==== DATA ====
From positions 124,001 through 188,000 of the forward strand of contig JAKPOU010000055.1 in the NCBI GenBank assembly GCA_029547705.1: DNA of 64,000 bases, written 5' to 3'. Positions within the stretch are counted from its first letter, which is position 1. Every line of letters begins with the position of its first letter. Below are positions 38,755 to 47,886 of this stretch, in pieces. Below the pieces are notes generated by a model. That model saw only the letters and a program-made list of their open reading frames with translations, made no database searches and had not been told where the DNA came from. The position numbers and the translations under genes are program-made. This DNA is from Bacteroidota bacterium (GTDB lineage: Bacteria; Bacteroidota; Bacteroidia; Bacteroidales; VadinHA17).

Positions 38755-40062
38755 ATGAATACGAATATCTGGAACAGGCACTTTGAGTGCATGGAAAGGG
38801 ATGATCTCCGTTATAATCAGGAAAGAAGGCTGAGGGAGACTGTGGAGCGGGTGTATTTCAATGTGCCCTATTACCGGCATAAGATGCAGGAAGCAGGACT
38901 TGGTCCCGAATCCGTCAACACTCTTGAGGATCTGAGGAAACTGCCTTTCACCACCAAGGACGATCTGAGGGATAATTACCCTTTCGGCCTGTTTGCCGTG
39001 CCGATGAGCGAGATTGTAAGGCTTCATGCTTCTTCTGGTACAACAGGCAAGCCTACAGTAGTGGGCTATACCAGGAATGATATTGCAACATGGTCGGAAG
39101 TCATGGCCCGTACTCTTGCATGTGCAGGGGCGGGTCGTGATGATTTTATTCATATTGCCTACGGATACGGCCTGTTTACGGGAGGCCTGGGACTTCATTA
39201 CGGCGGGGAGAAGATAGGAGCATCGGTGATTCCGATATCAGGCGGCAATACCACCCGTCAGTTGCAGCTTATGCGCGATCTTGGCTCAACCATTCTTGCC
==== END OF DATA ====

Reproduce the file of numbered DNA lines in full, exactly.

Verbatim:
From positions 124,001 through 188,000 of the forward strand of contig JAKPOU010000055.1 in the NCBI GenBank assembly GCA_029547705.1: DNA of 64,000 bases, written 5' to 3'. Positions within the stretch are counted from its first letter, which is position 1. Every line of letters begins with the position of its first letter. Below are positions 38,755 to 47,886 of this stretch, in pieces. Below the pieces are notes generated by a model. That model saw only the letters and a program-made list of their open reading frames with translations, made no database searches and had not been told where the DNA came from. The position numbers and the translations under genes are program-made. This DNA is from Bacteroidota bacterium (GTDB lineage: Bacteria; Bacteroidota; Bacteroidia; Bacteroidales; VadinHA17).

Positions 38755-40062
38755 ATGAATACGAATATCTGGAACAGGCACTTTGAGTGCATGGAAAGGG
38801 ATGATCTCCGTTATAATCAGGAAAGAAGGCTGAGGGAGACTGTGGAGCGGGTGTATTTCAATGTGCCCTATTACCGGCATAAGATGCAGGAAGCAGGACT
38901 TGGTCCCGAATCCGTCAACACTCTTGAGGATCTGAGGAAACTGCCTTTCACCACCAAGGACGATCTGAGGGATAATTACCCTTTCGGCCTGTTTGCCGTG
39001 CCGATGAGCGAGATTGTAAGGCTTCATGCTTCTTCTGGTACAACAGGCAAGCCTACAGTAGTGGGCTATACCAGGAATGATATTGCAACATGGTCGGAAG
39101 TCATGGCCCGTACTCTTGCATGTGCAGGGGCGGGTCGTGATGATTTTATTCATATTGCCTACGGATACGGCCTGTTTACGGGAGGCCTGGGACTTCATTA
39201 CGGCGGGGAGAAGATAGGAGCATCGGTGATTCCGATATCAGGCGGCAATACCACCCGTCAGTTGCAGCTTATGCGCGATCTTGGCTCAACCATTCTTGCC